The issue seems to be caused by a problem recognising the fact that the data is in signed 2 byte integer format. It is wrongly interpreted as unsigned 2 byte integer format. Therefore your nodata value of -9999 becomes: 2bytes=256*256 -9999 = 55537 What I find strange is that min value : -9999 and max value : 5483 are the same for both windows and mac. ...
There are some issues with this file or with GDAL. I am using windows 7 R version 2.13.1 (2011-07-08) Platform: x86_64-pc-mingw32/x64 (64-bit) and > getGDALVersionInfo()  "GDAL 1.7.2, released 2010/04/23" > GDALinfo('E020N90.DEM') rows 6000 columns 4800 bands 1 origin.x 20 origin.y 40 res.x ...
Using ArcCatalog (or the ArcCatalog toolbox from ArcMap), create a new shapefile and check 'Coordinates will contain Z values.'. Set the spatial reference, including the vertical SR. In ArcMap, start an edit session, create a feature (doesn't matter if its point/line/polygon). Once the feature is created, select it (still in an edit session) and click ...
Try using the SetWindowPos winapi call with the hWnd of the dockable window control (or maybe it's parent or grandparent container control) with the HWND_TOP flag.
I have copied findstr.exe (it should be in system32 folder) in the same folder of this.exe, and I have solved.
It shouldn't be a problem to have several Python/GDAL installations on a single Windows computer. For example, let me count how many GDAL installations are on my 64-bit work PC: ArcGIS 10.0 with bundled Python 2.6 (32-bit). I only use this Python installation for Esri things Python 2.7 (64-bit) with GDAL, etc. Good for using lots of RAM (and I really do ...
In QGIS you can use the Affine functions for scaling vector features. In the Vector menu: And the dialog looks like this: If you enter 1.3 in both the "Scale X" and "Scale Y" boxes, then the layer (or just the selected feature(s) will be scaled up by 130%. This operation will scale the features proportionally, but be aware that depending on the ...
HDF4 support is not available in GDAL by default. If you're using the GDAL binaries and python libraries from GISInternals, these do not have HDF4 support compiled in. HDF4 support is compiled in the OSGeo4W GDAL binaries. You can test if you have HDF4 support with the gdalinfo command: gdalinfo --format hdf4 You can also batch the MRT from within your ...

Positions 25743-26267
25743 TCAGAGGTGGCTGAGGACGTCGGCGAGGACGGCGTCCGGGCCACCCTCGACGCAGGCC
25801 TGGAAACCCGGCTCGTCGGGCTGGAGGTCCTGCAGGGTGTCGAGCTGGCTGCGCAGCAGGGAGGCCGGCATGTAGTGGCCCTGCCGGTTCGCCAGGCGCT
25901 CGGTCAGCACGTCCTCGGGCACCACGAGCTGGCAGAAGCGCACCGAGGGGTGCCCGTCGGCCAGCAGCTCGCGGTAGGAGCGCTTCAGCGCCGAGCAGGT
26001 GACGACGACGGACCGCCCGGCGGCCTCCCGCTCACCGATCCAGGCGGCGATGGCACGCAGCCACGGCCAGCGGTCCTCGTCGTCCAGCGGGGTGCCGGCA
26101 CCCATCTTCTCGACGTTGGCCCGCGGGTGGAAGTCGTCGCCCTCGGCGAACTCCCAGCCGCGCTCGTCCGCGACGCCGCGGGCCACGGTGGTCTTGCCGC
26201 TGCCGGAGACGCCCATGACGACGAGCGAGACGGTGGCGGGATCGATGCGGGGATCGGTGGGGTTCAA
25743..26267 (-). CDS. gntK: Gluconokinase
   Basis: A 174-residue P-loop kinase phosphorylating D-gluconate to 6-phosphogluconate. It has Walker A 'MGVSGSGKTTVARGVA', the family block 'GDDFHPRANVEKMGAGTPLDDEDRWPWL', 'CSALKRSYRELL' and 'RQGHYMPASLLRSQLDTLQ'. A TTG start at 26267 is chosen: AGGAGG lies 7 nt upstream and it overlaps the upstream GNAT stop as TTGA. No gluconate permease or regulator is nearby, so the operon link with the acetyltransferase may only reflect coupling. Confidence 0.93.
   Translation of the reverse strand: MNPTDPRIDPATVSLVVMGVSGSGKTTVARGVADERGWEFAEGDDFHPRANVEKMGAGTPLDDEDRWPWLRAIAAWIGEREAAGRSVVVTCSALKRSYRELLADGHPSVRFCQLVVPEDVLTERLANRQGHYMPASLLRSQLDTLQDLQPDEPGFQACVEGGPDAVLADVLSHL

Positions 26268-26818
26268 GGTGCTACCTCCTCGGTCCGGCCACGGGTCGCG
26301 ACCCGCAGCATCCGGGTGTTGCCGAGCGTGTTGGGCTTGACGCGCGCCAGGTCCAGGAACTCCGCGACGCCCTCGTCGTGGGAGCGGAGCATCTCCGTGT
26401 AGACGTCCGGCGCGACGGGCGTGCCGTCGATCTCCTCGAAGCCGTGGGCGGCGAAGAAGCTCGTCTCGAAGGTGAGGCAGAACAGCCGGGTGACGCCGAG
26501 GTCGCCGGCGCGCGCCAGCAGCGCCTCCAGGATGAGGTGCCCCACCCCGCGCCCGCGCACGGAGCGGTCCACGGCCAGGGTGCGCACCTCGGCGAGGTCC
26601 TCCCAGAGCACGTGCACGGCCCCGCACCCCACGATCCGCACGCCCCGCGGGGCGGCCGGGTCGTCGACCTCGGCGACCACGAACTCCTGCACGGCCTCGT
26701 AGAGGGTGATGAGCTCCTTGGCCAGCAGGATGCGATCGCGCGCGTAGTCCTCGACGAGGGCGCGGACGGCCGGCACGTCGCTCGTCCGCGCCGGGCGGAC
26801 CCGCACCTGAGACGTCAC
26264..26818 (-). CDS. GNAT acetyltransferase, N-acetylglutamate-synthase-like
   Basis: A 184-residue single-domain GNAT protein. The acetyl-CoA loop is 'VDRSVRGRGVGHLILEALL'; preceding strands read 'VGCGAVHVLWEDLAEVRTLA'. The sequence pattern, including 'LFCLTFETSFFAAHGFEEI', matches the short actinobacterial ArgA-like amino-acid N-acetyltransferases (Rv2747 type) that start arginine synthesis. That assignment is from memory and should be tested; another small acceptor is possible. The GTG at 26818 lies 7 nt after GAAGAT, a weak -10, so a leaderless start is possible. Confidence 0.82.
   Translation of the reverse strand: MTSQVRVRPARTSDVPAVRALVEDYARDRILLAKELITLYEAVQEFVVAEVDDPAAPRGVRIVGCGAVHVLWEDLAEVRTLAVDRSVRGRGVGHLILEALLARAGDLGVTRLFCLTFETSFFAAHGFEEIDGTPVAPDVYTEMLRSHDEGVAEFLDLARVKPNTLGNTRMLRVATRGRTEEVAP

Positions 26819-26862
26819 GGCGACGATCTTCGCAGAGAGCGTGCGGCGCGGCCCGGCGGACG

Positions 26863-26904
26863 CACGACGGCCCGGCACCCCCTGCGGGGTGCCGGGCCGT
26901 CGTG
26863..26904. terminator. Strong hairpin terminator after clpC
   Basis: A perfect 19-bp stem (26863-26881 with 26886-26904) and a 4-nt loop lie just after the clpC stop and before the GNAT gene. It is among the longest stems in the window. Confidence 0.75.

Download SAGA from http://sourceforge.net/projects/saga-gis/files/ Under processing choose options and configuration. There choose SAGA and make sure the path points to the directory to which you installed saga.
It turns out that this is a relatively straightforward process for Apache, but since I still haven't seen any walkthroughs for it online I figured I'd list the steps that worked for me here. I used the 64-bit version (of all components, OSGeo4W, Apache, and mod_fcgid) with Apache 2.4, but I presume the 32-bit version will be very similar, as will be other ...
I use the following settings to "Start a program" in the task scheduler. I find it best to use the full path to the Python executable to be safe. Program/script: Full path to Python.exe, C:\Python27\ArcGIS10.2\python.exe Arguments: Name of script, script.py Start in: Location of script.py, something like C:\path\to\script Also, if you pass in arguments ...
Another current, very easy option for downloading the gdal binaries is at Christoph Gohlke’s site Thanks to blog post at http://fuzzytolerance.info/code/postgis-raster-ftw/ for the link.
I know The OSGEO installer was mentioned, but as GuidoS said it doesn't work unless you're on the osgeow shell, which is fine and dandy if all you're doing is basic python. Chances are if you're not, you either have to reinstall the package and then have to run your app/plugin from that folder or have to compile all the dependencies for gdal and install it ...
If you change to the directory of the DLL that you need to register you should be able to type just the DLL name without having to worry about directory names with spaces. So, in your case, cd to "C:\Program Files (x86)\MyExtension" and then run the following: ESRIRegAsm myextension.dll /p:desktop